A Christmas Carol at Goodman Theatre | Stage review
Tue Nov 8 2011
Time Out Ratings :<strong>Rating: </strong>4/5
Given the 34-year lifespan of this iconic production, the question, at this point, is not whether the show’s darling status is deserved. There are reasons this holiday beast hasn’t become a burden.
The question, rather, is what about this top-notch adaptation has earned it such lofty status? This first-time audience member ponders the question, then notes the high points of director Steve Scott's production: Todd Rosenthal’s transformative sets (albeit suspiciously squeaky-clean for Industrial Revolution–era England); captivating live music (French horn!); and Larry Yando’s commanding Ebenezer Scrooge. His lead performance provides all the pained frustrations and warm fuzzies that come standard with this epic, broken-man-turned-nice-guy redemption story.
The show also shares all of the elements of classic Disney films, those flicks that have similarly survived every trend-wave and digital innovation. Compelling adaptation of a classic tale? Check. A few laughs for the adults? Yep. Overarching lesson? Uh-huh. Memorable villain? Indeed. Which begs another question: Have you ever noticed that the very best in kid entertainment—the timeless stuff such as Sleeping Beauty, Willy Wonka and the Chocolate Factory, E.T., even the Harry Potter series—is a bit, well, twisted?
With parenthood comes a natural urge to protect. Intentionally scaring your children seems a bit cruel, doesn’t it? And in the fluorescent sugar-rush of Pokemon and SpongeBob, isn’t there a perception that little kids can’t deal with a bit of subtle, slow-moving wickedness? But think about it: Cruella de Ville is unabashed in her desire to kill puppies. Willy Wonka hates children. Don’t get me started on Charlotte’s Web. And yet, we loved this stuff. Our parents loved it. And our kids, and their kids, will absolutely love it.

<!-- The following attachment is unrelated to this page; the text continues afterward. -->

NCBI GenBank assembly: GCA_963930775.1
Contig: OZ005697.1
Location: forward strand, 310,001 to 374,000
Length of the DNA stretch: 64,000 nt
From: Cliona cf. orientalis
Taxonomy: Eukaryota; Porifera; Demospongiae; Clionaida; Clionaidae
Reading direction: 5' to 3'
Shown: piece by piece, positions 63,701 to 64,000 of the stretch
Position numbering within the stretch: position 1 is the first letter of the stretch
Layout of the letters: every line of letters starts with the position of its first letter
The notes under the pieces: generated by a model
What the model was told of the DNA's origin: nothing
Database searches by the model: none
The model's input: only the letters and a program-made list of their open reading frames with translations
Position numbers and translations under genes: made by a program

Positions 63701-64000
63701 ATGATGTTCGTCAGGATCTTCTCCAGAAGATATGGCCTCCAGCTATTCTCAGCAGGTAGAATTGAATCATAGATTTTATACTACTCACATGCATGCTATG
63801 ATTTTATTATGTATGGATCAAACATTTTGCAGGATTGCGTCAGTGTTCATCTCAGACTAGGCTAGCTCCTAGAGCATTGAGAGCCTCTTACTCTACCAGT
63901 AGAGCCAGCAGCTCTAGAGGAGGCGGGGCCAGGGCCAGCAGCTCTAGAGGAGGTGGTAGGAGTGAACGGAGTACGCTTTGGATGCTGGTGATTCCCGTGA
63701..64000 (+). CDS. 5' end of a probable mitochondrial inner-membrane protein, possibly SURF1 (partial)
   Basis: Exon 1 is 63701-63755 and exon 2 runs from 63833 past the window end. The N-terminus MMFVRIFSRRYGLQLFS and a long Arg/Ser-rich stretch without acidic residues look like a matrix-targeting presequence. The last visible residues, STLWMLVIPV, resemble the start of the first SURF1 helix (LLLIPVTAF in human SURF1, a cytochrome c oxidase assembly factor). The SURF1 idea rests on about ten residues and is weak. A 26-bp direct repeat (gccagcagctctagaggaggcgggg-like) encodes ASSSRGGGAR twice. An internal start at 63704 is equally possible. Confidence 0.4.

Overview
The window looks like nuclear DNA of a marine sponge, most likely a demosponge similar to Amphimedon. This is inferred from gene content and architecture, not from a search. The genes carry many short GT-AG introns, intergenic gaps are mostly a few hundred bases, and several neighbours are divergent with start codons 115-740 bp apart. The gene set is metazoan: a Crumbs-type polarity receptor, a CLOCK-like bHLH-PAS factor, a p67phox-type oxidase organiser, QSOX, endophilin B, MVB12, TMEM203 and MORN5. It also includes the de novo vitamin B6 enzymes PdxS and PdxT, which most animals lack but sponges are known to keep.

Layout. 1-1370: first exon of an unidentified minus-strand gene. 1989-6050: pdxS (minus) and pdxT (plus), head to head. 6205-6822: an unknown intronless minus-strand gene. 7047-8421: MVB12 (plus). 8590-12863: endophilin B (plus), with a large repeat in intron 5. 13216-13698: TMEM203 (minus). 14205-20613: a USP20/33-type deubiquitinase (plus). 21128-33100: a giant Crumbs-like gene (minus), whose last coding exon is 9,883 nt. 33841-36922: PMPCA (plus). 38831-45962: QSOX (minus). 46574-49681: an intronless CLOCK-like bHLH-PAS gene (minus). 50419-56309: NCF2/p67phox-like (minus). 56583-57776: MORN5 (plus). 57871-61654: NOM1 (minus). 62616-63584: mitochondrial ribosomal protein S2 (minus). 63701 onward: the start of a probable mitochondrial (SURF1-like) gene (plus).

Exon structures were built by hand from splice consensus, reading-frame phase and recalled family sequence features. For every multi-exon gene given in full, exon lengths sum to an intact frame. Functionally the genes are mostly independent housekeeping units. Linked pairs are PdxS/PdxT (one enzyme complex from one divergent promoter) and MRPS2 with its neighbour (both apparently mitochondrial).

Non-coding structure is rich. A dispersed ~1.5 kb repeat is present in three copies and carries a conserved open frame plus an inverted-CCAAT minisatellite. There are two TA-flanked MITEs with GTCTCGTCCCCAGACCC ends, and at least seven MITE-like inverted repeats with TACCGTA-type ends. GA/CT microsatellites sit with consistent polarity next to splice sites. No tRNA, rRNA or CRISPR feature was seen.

And so merry musical numbers, too-cute Tiny Tim (Roni Akurati) and a jovial, glitter-tossing Ghost of Christmas Present (Penelope Walker) aside, the best moments of this show are the dark ones. When the Ghost of Jacob Marley’s (Nathan Hosner) hand reaches out and above Scrooge’s bed, in his Haunted Mansion–style bedroom, and crashes down upon him as if in a horror film, kids erupt in shrieks—and immediate, uncontrollable giggles. Eyeballs bulge from tiny faces at the downright scary, mournful Marley in chains, and at the Grim Reaper–esque Ghost of Christmas Future.
Even the funniest moments are overcast, such as the Charwoman’s (Ora Jones) monologue as she brags to her friends about stealing Scrooge’s nightshirt off of his dead body, and Scrooge’s expression as he watches his nephew Fred merrily rip him apart during a party game. These are the moments that elicit the most guffaws from audience members, both young and old. Top that with a merry, reformed Scrooge and a “God bless us, everyone!” sparkly, feel-good bow at the show’s finale and you have a family-friendly winner. The two-hour running time is just right, too.
If you have a scaredy kitten on your hands, a brief chat about the dark components ahead of time is recommended. Otherwise, let them have a bit of fun with it.
Charles Dickens's A Christmas Carol runs through December 31 at the Goodman Theatre.